Chocolate Tempering: How to Temper Chocolate the Easy Way
Have you ever wanted to create your own custom created chocolate (candy) bar but have been intimidated by the fact that you have to temper chocolate? Don’t be intimidated, it can be done quickly and easily without the need for thermometers if you follow the simple steps in this post.
What is tempered chocolate?
Each time you buy a good quality chocolate bar, it will already be in temper. This basically means that all the fat crystals in the chocolate are all correctly aligned resulting in the perfect snap when you break it apart, great taste and a glossy shine.
However, when you heat chocolate beyond a certain temperature (34℃/94℉) the fat crystals come out of alignment. The easiest way of describing this is if you imagine a bunch of lego blocks unattached and just scattered in every which way and direction. We’re looking for them to be nicely stacked.
If you melt chocolate and allow it to cool, it will take a very long time to set and sometimes not set at all at room temperature becoming tacky. It will also be dull, soft and generally will not look appetising. Chocolate that’s not in temper actually tastes different too.
Chocolate Tempering Equipment
To temper chocolate you will need some basic equipment. They’re all cupboard staples anyway.
You will need…
- Good quality chocolate in bar form only. Not chocolate chips or candy melts.
- Heat proof bowl.
- Rubber spatula.
- Sharp knife.
Depending on your method, double boiler or the microwave method, you may also need a few extras. For the double boiler method, you may also need…
- An ice bath, or
- A cold wet kitchen towel (cotton towel)
Those items are necessary to cool the bowl down after using a double boiler to stop the chocolates temperature raising further.
If you use a water bath, ensure that no water will come into contact with your chocolate. If it does your chocolate will seize undoing all your efforts and rendering it useless. Bad times!
How to Temper Chocolate
Are you ready to get started?
Make sure you’ve got everything to hand and close by because things can move a little fast.
First of all, break off enough chocolate you feel will be enough for your recipe. It’s better to have leftovers than not enough chocolate.
Chop into segments using the ridges as guides, there’s no need to chop the chocolate smaller. In fact, the size of the chunks helps. Reserve slightly over a ¼ of the chocolate and set aside. Place the remaining ¾ into your heat proof bowl.
If using the double boiler method, ensure that your heat proof bowl does not touch the water before starting. If it does, empty some of the water. Allow the water to come to a simmer before starting then place your heat proof bowl with the chocolate over the pan and continuously stir until approx. ¾ melted, and there are chunks ¼ in size remaining.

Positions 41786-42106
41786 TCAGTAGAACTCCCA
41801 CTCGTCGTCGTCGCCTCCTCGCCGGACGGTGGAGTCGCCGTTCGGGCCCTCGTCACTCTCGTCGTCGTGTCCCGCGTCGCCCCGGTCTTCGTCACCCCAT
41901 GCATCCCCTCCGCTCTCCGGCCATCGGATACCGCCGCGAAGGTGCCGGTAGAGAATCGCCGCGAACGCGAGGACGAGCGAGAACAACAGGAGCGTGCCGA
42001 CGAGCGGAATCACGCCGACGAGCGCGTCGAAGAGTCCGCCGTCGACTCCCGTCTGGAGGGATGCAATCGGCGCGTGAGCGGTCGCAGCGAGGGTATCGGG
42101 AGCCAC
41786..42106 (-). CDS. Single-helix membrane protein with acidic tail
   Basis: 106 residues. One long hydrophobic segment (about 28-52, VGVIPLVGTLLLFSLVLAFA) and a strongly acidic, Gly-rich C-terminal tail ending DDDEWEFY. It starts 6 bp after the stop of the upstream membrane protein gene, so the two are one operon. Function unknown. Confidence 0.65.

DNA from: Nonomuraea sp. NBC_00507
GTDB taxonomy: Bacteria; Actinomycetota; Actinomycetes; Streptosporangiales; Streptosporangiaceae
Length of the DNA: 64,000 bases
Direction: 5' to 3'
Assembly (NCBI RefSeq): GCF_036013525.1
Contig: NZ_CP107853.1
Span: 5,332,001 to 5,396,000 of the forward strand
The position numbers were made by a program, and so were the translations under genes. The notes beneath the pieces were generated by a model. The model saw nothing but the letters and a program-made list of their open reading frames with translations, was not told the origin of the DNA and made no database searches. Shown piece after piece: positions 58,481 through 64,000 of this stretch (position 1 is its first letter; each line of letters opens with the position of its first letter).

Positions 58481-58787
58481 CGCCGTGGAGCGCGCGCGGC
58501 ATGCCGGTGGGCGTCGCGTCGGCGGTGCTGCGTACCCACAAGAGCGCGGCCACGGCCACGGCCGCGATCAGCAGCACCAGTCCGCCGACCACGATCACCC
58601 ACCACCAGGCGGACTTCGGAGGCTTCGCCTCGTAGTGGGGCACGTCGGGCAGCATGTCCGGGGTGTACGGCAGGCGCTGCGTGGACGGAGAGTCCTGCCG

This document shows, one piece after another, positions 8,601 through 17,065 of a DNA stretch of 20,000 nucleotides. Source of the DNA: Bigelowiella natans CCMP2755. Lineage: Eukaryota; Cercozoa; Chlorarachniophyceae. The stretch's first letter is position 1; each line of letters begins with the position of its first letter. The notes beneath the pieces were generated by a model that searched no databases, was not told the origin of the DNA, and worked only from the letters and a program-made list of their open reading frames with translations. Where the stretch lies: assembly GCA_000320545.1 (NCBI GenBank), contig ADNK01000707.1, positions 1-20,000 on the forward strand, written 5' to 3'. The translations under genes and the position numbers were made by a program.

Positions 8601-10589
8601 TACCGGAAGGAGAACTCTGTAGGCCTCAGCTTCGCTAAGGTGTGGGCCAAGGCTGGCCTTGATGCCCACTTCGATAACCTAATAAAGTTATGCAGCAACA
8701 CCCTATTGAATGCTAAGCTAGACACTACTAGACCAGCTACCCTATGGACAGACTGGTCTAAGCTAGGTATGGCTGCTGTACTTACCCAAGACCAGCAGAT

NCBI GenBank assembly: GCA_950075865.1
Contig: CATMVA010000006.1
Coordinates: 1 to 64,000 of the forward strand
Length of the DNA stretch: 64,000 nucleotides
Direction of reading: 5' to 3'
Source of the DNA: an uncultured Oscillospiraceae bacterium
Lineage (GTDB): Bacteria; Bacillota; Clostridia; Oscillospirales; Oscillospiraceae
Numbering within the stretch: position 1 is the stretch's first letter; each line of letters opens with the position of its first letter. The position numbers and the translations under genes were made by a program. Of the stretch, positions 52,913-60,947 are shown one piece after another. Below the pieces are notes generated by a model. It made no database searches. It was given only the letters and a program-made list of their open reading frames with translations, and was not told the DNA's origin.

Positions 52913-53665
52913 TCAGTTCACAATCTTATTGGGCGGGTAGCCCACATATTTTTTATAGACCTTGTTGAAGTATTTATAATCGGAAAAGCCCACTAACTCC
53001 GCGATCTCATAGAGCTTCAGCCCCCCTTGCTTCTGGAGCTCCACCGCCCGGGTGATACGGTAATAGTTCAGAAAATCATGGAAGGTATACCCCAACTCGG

Immediately remove from the heat and place the heat proof bowl onto the cold wet kitchen towel or sit in the ice bath for approx. 20 seconds (still stirring) to prevent the chocolate temperature from rising further. Remove from the ice bath or wet towel and set on a sturdy surface.
If you’re using the microwave method, setting your microwave onto half power for 30 second bursts to start with, then reducing to 10 second bursts, stirring between each burst until the chocolate is approx. ¾ melted, and there are chunks ¼ in size remaining.
Working quickly, stir the chocolate with your rubber spatula until the small chunks remaining have completely melted.
Quickly add one chunk from the chopped chocolate you set aside earlier and add it to the chocolate and continue stirring continuously until that chocolate chunk added has melted. Once melted, repeat adding the set aside chocolate chunks one by one until the chocolate chunk will not melt any further. This is called ‘seeding’.
Once you reach this stage, your chocolate is at the optimum working temperature. Remove the chocolate chunk that will no longer melt. You can now use the chocolate for whatever you wish to use it for, like dipping, making truffles, and creating décor for cakes.
If you wish to test whether the chocolate is tempered correctly, coat the back of a teaspoon and place it in the fridge. If it hardens within 1-2 minutes, it should be tempered. Don’t worry if it looks a little streaky, it’s probably in temper but needs to be stirred a little more.
If you run out of chocolate chunks, you have heated the chocolate too high of a temperature, and will need more chocolate chunks to hand. Then repeat adding the chocolate chunks one by one.
The key to success is not to heat the chocolate to too high of a temperature where the fat crystals become unaligned, this way the chocolate will stay ready tempered. If you do heat it too high, don’t worry by adding the chocolate chunks one by one you are ensuring that the already tempered chocolate mixes with the chocolate not in temper and will seed the chocolate back into temper.
That’s it! Wasn’t so scary now was it? The whole process should take between 5-10 minutes.
What will you be making with your new found chocolate knowledge?
Why not try out my…
Jelly Popping Candy Shells Chocolate Bar
(A UK chocolate bar you can recreate yourself)
I link up to these link parties.